The Instituto de Ciencia de Materiales de Madrid (ICMM) is an institute of the Consejo Superior de Investigaciones Cientificas (CSIC) (Spanish National Research Council) founded in December 1986, that belongs to the Area of Science and Technology of Materials, one of the eight Areas in which the CSIC divides its research activities.


Our mission is to create new fundamental and applied knowledge in materials of high technological impact, their processing and their transfer to the productive sectors at local, national and European scales (the true value of materials is in their use), the training of new professionals, and the dissemination of the scientific knowledge.

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Forthcoming Events


Graphene as a membrane: mechanical properties
Cristina Gómez Navarro  read more


Global Science: Exploring the Chemistry and Applications of Metal-Organic Frameworks throughout the World
Kyle E. Cordova  read more


Non-planar Nanostructures at Atomic Scale
Jordi Arbiol  read more


Protagonistas de la ciencia, charla con Pilar López Sancho del ICMM.

Read more


Curso: Nanotecnología: un campo profesional con futuro.

Abierta inscripción hasta finales de septiembre. Read more


Compression and ablation of the photo-irradiated molecular cloud the Orion Bar

Javier R. Goicoechea, Jérôme Pety, Sara Cuadrado, José Cernicharo, Edwige Chapillon, Asunción Fuente, Maryvonne Gerin, Christine Joblin, Nuria Marcelino & Paolo Pilleri

The Orion Bar is the archetypal edge-on molecular cloud surface illuminated by strong ultraviolet radiation from nearby massive stars. Our relative closeness to the Orion nebula (about 1,350 light years away from Earth) means that we can study the effects of stellar feedback on the parental cloud in detail. Visible-light observations of the Orion Bar1 show that the transition between the hot ionized gas and the warm neutral atomic gas (the ionization front) is spatially well separated from the transition between atomic and molecular gas (the dissociation front), by about 15 arcseconds or 6,200 astronomical units (one astronomical unit is the Earth–Sun distance). Static equilibrium models2,3 used to interpret previous far-infrared and radio observations of the neutral gas in the Orion Bar4-6 (typically at 10-20 arcsecond resolution) predict an inhomogeneous cloud structure comprised of dense clumps embedded in a lower-density extended gas component. Here we report one-arcsecond-resolution millimetre-wave images that allow us to resolve the molecular cloud surface. In contrast to stationary model predictions7-9, there is no appreciable offset between the peak of the H2 vibrational emission (delineating the H/H2 transition) and the edge of the observed CO and HCO+ emission. This implies that the H/H2 and C+/C/CO transition zones are very close. We find a fragmented ridge of high-density substructures, photoablative gas flows and instabilities at the molecular cloud surface. The results suggest that the cloud edge has been compressed by a high-pressure wave that is moving into the molecular cloud, demonstrating that dynamical and non-equilibrium effects are important for the cloud evolution.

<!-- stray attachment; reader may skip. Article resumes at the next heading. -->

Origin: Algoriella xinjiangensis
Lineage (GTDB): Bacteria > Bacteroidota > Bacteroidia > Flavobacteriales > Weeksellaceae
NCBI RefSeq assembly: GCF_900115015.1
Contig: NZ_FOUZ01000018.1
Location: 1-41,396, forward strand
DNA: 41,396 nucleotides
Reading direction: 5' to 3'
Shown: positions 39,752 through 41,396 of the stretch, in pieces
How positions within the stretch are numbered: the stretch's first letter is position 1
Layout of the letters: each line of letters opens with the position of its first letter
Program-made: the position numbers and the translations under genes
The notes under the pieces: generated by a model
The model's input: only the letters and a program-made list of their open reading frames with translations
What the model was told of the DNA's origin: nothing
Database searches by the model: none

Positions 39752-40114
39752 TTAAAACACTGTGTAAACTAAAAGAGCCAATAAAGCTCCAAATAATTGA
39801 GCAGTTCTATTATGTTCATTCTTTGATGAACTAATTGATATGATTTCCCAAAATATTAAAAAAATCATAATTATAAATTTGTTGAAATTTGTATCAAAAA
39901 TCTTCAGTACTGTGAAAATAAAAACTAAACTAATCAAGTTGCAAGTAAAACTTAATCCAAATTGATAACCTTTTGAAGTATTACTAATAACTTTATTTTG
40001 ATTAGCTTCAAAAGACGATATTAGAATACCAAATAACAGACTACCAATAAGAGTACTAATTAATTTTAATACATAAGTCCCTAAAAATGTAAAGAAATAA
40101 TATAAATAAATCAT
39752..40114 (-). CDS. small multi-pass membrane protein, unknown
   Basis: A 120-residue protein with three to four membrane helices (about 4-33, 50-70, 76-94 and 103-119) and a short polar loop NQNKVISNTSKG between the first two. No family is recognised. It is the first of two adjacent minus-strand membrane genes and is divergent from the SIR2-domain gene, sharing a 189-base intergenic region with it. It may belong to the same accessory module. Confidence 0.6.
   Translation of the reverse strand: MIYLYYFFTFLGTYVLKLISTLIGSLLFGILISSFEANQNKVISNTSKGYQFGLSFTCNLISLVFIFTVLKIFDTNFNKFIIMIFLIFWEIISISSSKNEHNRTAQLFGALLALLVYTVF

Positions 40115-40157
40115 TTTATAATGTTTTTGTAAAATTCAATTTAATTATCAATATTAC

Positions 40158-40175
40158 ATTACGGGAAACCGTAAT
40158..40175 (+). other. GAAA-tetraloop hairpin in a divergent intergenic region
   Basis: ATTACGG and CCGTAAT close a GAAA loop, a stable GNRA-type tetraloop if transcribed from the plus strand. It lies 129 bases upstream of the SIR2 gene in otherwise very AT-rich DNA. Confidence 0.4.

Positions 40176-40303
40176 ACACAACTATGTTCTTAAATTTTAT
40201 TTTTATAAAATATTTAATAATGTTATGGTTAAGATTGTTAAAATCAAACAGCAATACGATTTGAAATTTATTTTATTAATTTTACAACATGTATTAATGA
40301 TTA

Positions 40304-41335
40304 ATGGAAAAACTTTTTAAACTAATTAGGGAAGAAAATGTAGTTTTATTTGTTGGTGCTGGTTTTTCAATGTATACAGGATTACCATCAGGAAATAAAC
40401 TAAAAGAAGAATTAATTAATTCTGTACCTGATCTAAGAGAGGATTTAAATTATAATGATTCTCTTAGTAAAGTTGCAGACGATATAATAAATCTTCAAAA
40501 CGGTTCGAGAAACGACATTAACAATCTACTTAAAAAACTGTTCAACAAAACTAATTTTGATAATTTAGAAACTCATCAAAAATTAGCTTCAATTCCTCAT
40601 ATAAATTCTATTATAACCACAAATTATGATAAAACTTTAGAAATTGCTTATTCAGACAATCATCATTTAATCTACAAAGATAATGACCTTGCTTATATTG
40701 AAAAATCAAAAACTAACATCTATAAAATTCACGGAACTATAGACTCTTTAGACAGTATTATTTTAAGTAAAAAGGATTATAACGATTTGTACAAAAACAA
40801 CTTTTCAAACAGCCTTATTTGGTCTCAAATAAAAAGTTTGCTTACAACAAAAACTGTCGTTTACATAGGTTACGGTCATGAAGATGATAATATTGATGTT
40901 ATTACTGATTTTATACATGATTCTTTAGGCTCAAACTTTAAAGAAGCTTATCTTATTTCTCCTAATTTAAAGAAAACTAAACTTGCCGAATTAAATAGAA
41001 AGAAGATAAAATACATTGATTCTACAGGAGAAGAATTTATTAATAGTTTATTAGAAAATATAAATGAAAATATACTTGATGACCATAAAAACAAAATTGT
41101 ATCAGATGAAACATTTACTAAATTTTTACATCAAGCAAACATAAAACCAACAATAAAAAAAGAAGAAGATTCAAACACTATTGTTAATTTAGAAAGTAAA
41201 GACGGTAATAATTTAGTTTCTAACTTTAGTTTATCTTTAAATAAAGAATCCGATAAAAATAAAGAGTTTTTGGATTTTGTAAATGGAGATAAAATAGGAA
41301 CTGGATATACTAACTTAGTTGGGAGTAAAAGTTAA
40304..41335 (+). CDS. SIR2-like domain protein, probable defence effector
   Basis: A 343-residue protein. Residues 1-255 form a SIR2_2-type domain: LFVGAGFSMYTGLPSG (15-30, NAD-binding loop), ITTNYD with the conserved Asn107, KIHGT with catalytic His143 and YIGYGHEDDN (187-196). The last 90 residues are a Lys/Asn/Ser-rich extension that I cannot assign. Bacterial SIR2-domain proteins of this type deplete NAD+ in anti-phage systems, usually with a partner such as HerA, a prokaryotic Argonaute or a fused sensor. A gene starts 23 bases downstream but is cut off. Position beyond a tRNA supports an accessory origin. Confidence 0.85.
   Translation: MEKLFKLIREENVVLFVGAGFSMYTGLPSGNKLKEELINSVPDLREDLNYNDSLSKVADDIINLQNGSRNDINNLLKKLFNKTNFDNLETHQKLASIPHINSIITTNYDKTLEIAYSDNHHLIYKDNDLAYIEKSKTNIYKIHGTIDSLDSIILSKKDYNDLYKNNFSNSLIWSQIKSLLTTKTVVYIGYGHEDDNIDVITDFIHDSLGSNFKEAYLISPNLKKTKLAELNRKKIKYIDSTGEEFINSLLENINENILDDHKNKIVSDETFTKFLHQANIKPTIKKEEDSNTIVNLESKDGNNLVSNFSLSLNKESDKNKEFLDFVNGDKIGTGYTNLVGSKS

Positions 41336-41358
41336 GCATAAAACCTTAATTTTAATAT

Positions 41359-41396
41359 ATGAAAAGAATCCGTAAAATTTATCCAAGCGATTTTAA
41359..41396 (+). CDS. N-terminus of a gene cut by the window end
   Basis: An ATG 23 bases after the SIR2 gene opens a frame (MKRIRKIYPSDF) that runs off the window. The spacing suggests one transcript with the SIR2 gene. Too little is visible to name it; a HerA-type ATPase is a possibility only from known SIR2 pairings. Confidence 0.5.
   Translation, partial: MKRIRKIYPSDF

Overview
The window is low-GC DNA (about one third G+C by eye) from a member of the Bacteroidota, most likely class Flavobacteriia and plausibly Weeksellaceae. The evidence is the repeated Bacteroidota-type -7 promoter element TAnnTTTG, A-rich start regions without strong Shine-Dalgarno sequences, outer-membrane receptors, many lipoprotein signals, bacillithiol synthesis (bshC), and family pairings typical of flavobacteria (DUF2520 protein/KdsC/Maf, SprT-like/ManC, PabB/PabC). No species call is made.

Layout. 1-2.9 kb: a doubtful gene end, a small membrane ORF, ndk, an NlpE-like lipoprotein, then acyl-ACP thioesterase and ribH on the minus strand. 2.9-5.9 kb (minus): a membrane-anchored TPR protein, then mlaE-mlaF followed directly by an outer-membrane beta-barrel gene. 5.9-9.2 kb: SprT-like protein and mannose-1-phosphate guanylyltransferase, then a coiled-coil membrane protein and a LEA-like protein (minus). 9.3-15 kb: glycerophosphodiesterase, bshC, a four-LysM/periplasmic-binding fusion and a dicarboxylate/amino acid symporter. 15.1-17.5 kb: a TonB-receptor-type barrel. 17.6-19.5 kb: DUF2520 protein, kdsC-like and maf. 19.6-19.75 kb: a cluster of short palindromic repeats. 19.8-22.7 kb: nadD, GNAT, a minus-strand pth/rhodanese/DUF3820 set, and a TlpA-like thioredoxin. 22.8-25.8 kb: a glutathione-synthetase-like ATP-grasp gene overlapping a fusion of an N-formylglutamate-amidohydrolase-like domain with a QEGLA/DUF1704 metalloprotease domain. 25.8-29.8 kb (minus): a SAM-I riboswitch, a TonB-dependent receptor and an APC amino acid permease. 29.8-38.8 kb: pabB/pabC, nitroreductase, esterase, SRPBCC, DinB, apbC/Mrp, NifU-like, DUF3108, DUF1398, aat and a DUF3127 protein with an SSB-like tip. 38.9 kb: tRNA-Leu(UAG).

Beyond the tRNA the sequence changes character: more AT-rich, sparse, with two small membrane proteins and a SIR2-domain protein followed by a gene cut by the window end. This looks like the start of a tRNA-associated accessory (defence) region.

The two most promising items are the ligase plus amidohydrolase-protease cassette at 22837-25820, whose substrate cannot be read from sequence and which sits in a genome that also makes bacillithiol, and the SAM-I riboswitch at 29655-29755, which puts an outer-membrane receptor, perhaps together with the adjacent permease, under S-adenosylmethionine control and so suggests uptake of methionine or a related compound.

Nature 2016

Figure 1 | Multiphase view of the Orion nebula and molecular cloud. a, Overlay of the HCO+ J = 3–2 emission (red) tracing the extended Orion molecular cloud. The hot ionized gas surrounding the Trapezium stars is shown by the [SII] 6,731 Å emission (green). The interfaces between the ionized and the neutral gas, the ionization fronts, are traced by the [OII] 6,300 Å emission (blue). Both lines were imaged with VLT/MUSE15. The size of the image is approximately 5.8' × 4.6'. BN/KL, Becklin–Neugebauer/Kleinmann–Low star-forming region. b, Close-up of the Orion Bar region imaged with ALMA in the HCO+ J = 4–3 emission (red). The black region is the atomic layer.

Publications Highlights

ICMM-2016 - Sor Juana Inés de la Cruz, 3, Cantoblanco, 28049 Madrid, Spain. Tel: +34 91 334 9000. Fax: +34 91 372 0623. info@icmm.csic.es